Protecting the mental health of children living through armed conflict and displacement: how can we help?

Presented by Rachel Calam & Dennis Ougrin

About the event

This Masterclass webinar will be hosted on Zoom. The webinar will be recorded and will be made available for 30 days after the event to delegates who have registered. You can choose to attend on the day, watch later or both. 

A certificate of attendance will be issued for 1.5 hours CPD (live attendance only). 

Registration closes - Midday Friday 13th January. Places are limited though so book early to avoid disappointment.

This session, presented by Rachel Calam and Dennis Ougrin provides perspectives on ways of helping children, young people and families affected by armed conflict, displacement and resettlement. There will be a particular focus on children and families affected by the invasion of Ukraine.

Parents and caregivers play a vital role in protecting children and adolescents through war and displacement. Their own experiences and mental health, the changes they see in their children and the parenting they provide can have a profound effect on childrens’ reactions and trajectories. These in turn are related to the experiences and contexts they encounter. Pyramids of resources, from universally available psychoeducational materials through to specialised forms of trauma-informed interventions allow for screening and provision of appropriate levels of assistance.

Rachel Calam will share the experience of building pyramids of inter-linked, evidence-based, trauma-informed resources and interventions.  These have been developed in collaboration with international agencies, primarily UNODC, and with families and practitioners experiencing life through contexts of military conflict, displacement and resettlement.

Approximately 30,000 refugee children from Ukraine live in the UK. Dennis Ougrin will explore the impact of the war on these children and the cultural differences between Ukrainian and British families. Interventions to improve Ukrainian children’s well-being and equip them with skills to manage symptoms of war-related trauma will be discussed. 

Learning outcomes

By the end of the session, participants will have:

  • Access to a range of materials and an understanding of how these can be used with diverse populations across a wide range of setting

  • Awareness of evidence on interventions for children and young people and their families at different levels.

  • Awareness of the particular needs of children and young people affected by the invasion of Ukraine, and the skills to manage war-related trauma.

About the presenter(s)

Rachel Calam is Professor Emerita, Division of Psychology and Mental Health, the University of Manchester, UK. She was Programme Director for the Doctorate in Clinical Psychology then Head of the School of Psychological Sciences at Manchester. Her research focuses on prevention approaches to protecting the mental health of children, young people and families. She has a particular interest in developing and evaluating parenting and family skills resources for low and middle income countries and very low resource contexts.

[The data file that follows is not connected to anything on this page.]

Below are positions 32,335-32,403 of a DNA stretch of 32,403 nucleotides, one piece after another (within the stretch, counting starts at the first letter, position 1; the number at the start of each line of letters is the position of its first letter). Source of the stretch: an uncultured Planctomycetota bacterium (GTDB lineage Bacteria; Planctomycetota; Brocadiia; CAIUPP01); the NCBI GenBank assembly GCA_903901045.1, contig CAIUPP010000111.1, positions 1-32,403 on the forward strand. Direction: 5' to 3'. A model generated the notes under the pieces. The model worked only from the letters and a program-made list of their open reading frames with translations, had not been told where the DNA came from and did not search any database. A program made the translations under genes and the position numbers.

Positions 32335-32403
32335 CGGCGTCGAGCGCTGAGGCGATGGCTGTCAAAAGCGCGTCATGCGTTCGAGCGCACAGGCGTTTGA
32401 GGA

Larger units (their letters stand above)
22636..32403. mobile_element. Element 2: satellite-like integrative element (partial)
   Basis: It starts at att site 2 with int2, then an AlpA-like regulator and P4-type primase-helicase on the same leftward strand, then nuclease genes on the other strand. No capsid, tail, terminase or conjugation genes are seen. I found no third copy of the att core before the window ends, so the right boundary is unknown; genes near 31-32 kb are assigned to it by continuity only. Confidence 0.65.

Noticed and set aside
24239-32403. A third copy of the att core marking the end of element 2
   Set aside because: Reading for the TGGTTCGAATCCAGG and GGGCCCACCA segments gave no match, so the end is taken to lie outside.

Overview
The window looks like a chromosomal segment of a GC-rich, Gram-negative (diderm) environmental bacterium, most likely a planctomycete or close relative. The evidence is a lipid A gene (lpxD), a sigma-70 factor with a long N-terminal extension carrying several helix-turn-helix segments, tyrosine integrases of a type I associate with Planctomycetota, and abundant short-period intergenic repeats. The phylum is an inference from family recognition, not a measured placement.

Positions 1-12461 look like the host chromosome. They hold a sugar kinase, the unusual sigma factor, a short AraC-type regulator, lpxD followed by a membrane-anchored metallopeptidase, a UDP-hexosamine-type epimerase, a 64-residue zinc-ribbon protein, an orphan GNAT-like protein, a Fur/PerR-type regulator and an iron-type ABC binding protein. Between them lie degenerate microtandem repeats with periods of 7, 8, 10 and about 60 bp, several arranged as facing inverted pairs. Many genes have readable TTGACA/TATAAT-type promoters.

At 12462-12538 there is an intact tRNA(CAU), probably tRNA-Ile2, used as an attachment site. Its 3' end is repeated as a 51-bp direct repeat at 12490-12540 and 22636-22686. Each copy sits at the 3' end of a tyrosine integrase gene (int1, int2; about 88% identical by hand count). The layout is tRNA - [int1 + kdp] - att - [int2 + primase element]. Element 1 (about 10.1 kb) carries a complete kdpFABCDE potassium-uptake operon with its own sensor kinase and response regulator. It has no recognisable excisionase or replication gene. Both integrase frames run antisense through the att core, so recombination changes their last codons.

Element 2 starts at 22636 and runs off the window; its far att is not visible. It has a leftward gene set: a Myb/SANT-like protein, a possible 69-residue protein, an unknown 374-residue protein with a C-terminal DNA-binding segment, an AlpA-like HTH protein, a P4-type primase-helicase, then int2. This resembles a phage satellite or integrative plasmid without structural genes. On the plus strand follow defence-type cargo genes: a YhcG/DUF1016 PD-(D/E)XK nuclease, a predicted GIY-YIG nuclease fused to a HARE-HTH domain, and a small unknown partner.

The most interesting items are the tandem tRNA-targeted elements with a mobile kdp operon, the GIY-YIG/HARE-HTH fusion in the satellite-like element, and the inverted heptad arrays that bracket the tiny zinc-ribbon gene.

Rachel acts as a consultant and technical expert with the United Nations Office on Drugs and Crime (UNODC) prevention group on parenting and family skills in different contexts, and has collaborated on new programmes which are now in use in many countries worldwide. She has worked most recently on parenting and intervention needs of children, young people and families living through war, displacement and resettlement, using novel, low cost ways of sharing information. She has collaborated with groups internationally on combining caregiver and family skills with trauma recovery approaches for children and young people across these settings. 

Dennis Ougrin graduated from medical school in Ukraine in 1998 and came to the Maudsley hospital in the UK to undertake post-graduate training in child and adolescent psychiatry. He worked as a consultant child and adolescent psychiatrist establishing and leading intensive community care services at South London and Maudsley NHS Foundation Trust. He also led the MSc in Child and Adolescent Mental Health at King’s College London and acted as the Chief Investigator of major NIHR, MRC and charity-funded studies in the field of self-harm and intensive community care services. In 2018-2020 Dennis was the editor-in-chief of Child and Adolescent Mental Health, a key clinical journal in child and adolescent psychiatry, psychology and allied disciplines.

In September 2021, Dennis was appointed to lead the Youth Resilience Research Unit at Queen Mary University of London. He lead a programme of global mental health studies aimed at developing community mental health services in Ukraine and other Low-and Middle-Income Countries.  His main professional interests include the prevention of Borderline Personality Disorder and effective interventions for self-harm in young people. He is the author of Therapeutic Assessment, a novel model of assessment for young people with self-harm. He also developed and tested an Intensive Community Care Service model for young people with severe psychiatric disorders called Supported Discharge Service. The model was evaluated in the first randomised controlled trial of an intensive community care service for young people in the UK. The results of the trial informed the development of intensive community care services in the UK and internationally.


If you need to cancel your booking, please email Cancellations made up to 5 days prior to the event will receive a full refund. No refunds for cancellations within 5 days of the event.

17 Jan 2023
20.00 GBP (ex. VAT) - BABCP Member
30.00 GBP (ex. VAT) - Non-Member

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